The First National Bank of Northfield
Built by merchant Hiram Scriver in 1868 on one of the town’s most prominent corners, the Scriver Building has housed many businesses. Scriver’s own store and the First National Bank were early occupants. Other businesses have included the Jesse James Cafe, a barbershop, and a butcher.
In 1975 the Northfield Historical Society purchased the building to use it as a museum and restored the First National Bank to its 1876 appearance.
On September 7, 1876, eight bandits rode into Northfield to rob the First National Bank. It was a sunny Thursday at 2 p.m. What would later be called a “textbook James-Younger robbery” began with three of the gang members entering the bank and announcing that this was a holdup.
The desperadoes ordered the three bank employees to open the safe, but were told that the door was locked and couldn’t be opened.
The Scene on the Street
Meanwhile, local citizens on the street began to arm themselves when a merchant discovered the robbery in progress and shouted, “Get your guns, boys — they’re robbing the bank!”
Upon this discovery, two of the gang members sprang to their saddles and began firing their pistols, yelling for everyone to leave the area or be shot. This forced the remaining robbers to enter the fray.
The first to fall was a Swedish immigrant named Nicholas Gustafson, who did not understand English well and remained on the street. Gustafson was wounded in the head and died several days later.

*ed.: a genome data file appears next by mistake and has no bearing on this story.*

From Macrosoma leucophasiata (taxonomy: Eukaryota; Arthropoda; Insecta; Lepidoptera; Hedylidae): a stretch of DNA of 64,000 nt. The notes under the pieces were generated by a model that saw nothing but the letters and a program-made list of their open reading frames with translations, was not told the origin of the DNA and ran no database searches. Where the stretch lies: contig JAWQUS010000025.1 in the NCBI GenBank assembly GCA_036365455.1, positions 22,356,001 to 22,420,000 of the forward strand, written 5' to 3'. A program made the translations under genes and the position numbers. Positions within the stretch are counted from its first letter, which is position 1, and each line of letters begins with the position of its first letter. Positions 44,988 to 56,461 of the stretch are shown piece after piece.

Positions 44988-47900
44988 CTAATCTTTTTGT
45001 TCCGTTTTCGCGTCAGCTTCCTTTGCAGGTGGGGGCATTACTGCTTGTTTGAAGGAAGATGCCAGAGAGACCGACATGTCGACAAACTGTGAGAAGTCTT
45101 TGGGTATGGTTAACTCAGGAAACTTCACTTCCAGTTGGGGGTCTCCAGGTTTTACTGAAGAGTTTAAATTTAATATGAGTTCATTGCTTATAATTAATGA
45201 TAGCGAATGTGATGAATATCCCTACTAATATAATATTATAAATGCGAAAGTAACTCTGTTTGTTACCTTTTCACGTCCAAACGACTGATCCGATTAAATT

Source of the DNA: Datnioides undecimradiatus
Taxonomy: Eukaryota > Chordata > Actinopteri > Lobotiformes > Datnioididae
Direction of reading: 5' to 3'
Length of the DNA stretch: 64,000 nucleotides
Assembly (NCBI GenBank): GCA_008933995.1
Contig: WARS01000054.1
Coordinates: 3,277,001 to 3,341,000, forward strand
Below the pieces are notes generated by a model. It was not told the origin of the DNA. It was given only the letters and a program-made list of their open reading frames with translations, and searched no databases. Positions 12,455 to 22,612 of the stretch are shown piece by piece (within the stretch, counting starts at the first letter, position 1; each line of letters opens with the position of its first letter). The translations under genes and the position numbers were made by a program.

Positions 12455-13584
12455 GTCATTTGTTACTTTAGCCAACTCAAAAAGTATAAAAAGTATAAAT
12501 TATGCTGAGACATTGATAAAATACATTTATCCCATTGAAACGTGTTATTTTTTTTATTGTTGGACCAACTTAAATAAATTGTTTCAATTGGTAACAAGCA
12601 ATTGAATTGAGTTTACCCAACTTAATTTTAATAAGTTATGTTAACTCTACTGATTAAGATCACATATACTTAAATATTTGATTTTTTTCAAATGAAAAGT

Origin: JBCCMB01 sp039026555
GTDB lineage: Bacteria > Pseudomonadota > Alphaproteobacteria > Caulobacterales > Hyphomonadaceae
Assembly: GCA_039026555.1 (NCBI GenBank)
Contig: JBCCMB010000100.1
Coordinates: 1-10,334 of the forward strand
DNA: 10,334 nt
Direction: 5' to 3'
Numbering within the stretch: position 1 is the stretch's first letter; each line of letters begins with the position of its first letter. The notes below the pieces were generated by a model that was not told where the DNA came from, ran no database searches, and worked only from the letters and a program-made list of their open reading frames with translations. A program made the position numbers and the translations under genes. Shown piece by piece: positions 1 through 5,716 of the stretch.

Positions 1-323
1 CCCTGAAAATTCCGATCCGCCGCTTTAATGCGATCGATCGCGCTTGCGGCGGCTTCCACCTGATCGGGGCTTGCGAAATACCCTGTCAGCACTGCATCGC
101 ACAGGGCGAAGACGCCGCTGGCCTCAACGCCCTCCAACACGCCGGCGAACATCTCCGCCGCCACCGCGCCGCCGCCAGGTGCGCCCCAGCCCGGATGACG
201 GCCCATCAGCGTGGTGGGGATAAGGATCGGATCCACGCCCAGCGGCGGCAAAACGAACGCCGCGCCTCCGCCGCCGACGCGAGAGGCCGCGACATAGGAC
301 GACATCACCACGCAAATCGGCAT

A Swift Defeat
When it was over after just seven minutes, two of the robbers lay dead on the street with two more badly wounded. The remaining six outlaws fled southwest, triggering the largest manhunt in U.S. history. Frank and Jesse James were not caught after the failed raid, but the Younger brothers were captured and Charlie Pitts was killed two weeks later during a furious gunfight near Madelia, Minnesota.
Day of Heroes
A number of townspeople are remembered for their actions that day: J.S. Allen, the merchant who first sounded the alarm; A.R. Manning, who used a single-shot rifle to shoot a horse, wound Cole Younger, and kill William Chadwell; and Henry Wheeler, who killed Clell Miller and wounded Bob Younger with an old single-shot army carbine he found in the lobby of the Dampier Hotel.
Bank teller Joseph Lee Haywood was shot and killed because he refused to open the bank vault.
It is the courage of these otherwise ordinary citizens that we honor on the weekend after Labor Day each year.